5 new contraceptives you need to know about
Your first port of call when it comes to discussing contraception is usually your GP or a family planning clinic. There are many methods available and all the ones I mention here, when used properly, are more than 99 per cent effective.
When you first start using new contraceptives, you should book in a three-month review with your GP to discuss how it’s working for you. Many long-term contraceptives have a stated ‘shelf-life’, and, if it’s suitable for you, there’s no reason to switch methods before then. But it’s sensible to review your method of contraception at certain life stages – for instance, after you’ve given birth.
1. The mini Pill
There are two main forms of Pill – the combined, which has oestrogen and progesterone, and the ‘mini Pill’, or POP (progesterone-only Pill) that contains progesterone only. The former uses a combination of hormones to suppress ovulation and prevent egg implantation, while the latter prevents pregnancy by changing the cervical mucus and lining of the womb to prevent sperm reaching the egg and egg implantation.
Best for: Smokers, those with high blood pressure (the oestrogen content in the combined Pill slightly increases risk of cardiovascular issues) or those prone to migraine. Breast-feeding mothers can also take the POP.
2. The next-gen implant
The contraceptive implant used in the UK is called Nexplanon and is inserted just under the skin, usually on the inside of your upper arm. It is fitted by a healthcare professional such as your GP or a nurse at a family planning clinic. Like the IUS and mini-pill it’s progesterone- based, so it’s likely your periods will stop partially or altogether. It’s effective for three years.
Best for: Women who can’t tolerate the combined Pill due to the oestrogen (see above), prefer not to take a pill every day, or are squeamish about an IUD.
3. The injection
There are two kinds of contraceptive injections – Noristerat, which is effective for eight weeks, and Depo-Provera, which is most widely used in the UK and is effective for 12 weeks. An injection is given in the muscle in the arm.
Like the IUS, Mirena and the mini Pill, this is a progesterone-based contraceptive and will slow or stop your period completely, although some women experience heavy bleeding, in which case, see your GP. It can also affect the body’s oestrogen levels, which may reduce bone density – though these changes are reversible. On average, it takes five and a half months for fertility to return to normal once you stop.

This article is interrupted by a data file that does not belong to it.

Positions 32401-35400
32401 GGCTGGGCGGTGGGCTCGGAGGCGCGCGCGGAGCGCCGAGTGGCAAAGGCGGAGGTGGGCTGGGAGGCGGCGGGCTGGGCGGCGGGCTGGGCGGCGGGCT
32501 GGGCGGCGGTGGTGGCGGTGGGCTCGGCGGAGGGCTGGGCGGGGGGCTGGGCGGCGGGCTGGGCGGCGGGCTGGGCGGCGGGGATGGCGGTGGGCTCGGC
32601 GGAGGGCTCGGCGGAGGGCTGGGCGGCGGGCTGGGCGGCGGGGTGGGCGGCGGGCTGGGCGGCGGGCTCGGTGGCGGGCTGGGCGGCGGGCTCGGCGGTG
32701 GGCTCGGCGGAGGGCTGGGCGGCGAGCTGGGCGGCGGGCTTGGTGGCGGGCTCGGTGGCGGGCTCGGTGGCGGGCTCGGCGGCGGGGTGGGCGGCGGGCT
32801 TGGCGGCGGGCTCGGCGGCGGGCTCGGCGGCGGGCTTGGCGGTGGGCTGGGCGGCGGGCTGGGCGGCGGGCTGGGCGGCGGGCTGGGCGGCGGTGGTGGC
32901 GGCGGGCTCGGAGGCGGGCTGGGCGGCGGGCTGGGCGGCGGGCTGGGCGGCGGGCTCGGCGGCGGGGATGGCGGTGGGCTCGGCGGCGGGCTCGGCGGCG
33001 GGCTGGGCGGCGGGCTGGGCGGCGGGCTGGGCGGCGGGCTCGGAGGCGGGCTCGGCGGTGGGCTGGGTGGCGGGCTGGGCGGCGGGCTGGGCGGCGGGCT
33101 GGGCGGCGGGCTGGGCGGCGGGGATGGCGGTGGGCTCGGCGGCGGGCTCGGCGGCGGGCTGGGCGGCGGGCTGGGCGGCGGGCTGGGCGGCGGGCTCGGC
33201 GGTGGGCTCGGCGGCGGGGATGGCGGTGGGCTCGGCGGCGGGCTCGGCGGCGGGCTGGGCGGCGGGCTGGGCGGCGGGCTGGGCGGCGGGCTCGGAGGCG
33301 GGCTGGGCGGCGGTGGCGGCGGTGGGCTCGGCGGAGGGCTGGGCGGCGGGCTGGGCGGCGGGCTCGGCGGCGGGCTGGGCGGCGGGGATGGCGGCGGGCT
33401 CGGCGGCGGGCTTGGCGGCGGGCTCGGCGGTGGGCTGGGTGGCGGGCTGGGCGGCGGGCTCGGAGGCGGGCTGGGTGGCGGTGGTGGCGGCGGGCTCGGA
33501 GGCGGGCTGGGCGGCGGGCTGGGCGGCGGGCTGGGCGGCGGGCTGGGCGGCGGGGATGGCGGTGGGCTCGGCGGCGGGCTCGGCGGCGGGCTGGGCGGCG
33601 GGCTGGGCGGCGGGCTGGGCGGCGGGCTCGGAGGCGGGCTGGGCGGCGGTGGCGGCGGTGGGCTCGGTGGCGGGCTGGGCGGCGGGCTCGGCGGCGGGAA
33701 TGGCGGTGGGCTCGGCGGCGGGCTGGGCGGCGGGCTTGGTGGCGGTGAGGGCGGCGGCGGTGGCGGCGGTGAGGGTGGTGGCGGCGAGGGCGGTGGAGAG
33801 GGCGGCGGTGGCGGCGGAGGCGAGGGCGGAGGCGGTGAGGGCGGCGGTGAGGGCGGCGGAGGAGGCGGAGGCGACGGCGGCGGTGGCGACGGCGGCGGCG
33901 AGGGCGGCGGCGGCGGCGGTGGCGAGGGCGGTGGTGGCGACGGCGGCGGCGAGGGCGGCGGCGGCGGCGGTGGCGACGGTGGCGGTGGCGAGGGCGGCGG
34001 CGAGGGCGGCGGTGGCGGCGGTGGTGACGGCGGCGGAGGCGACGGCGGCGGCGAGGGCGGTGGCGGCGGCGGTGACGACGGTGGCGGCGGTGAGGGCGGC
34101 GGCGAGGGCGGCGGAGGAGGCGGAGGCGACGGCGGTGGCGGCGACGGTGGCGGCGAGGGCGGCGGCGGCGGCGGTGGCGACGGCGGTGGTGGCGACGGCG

Best for: It’s relatively short-term, so suits women who want to feel more in control about changing contraception methods.
4. The vaginal ring
This is a small, soft plastic circle you place inside the vagina, where it releases a combination of oestrogen and progesterone to prevent pregnancy. It remains in place for three weeks, then you have a seven-day break. It’s not an overly popular choice in the UK – this may be due to nervousness about inserting it incorrectly. However, it’s not painful and, although they can occasionally come loose, you won’t feel it.
Best for: Very few women in the UK actually use this method – possibly because of anxiety they feel about not inserting it correctly.
5. The patch
Evra is a sticky patch that sits on your skin and, like the combination Pill, delivers oestrogen and progesterone into the body. It’s replaced every seven days for three weeks, after which you have a patch-free week and a bleed. It’s super-sticky, so shouldn’t come off in the shower, but if it does fall off and you’ve been ‘unprotected’ for 48 hours, you’ll need to apply a new patch and use additional contraception for seven days. Most women stick it just below the belly button. A small number experience a reaction to the adhesive, and because of the oestrogen, it’s not suitable for women with high blood pressure or who are very overweight.
Best for: Women uncomfortable with having an IUD or IUS fitted, worry about remembering to take a Pill, and who prefer flexibility.
Sangeeta Agnihotri is a consultant gynaecologist and obstetrician who also works with the female health charity Wellbeing of Women.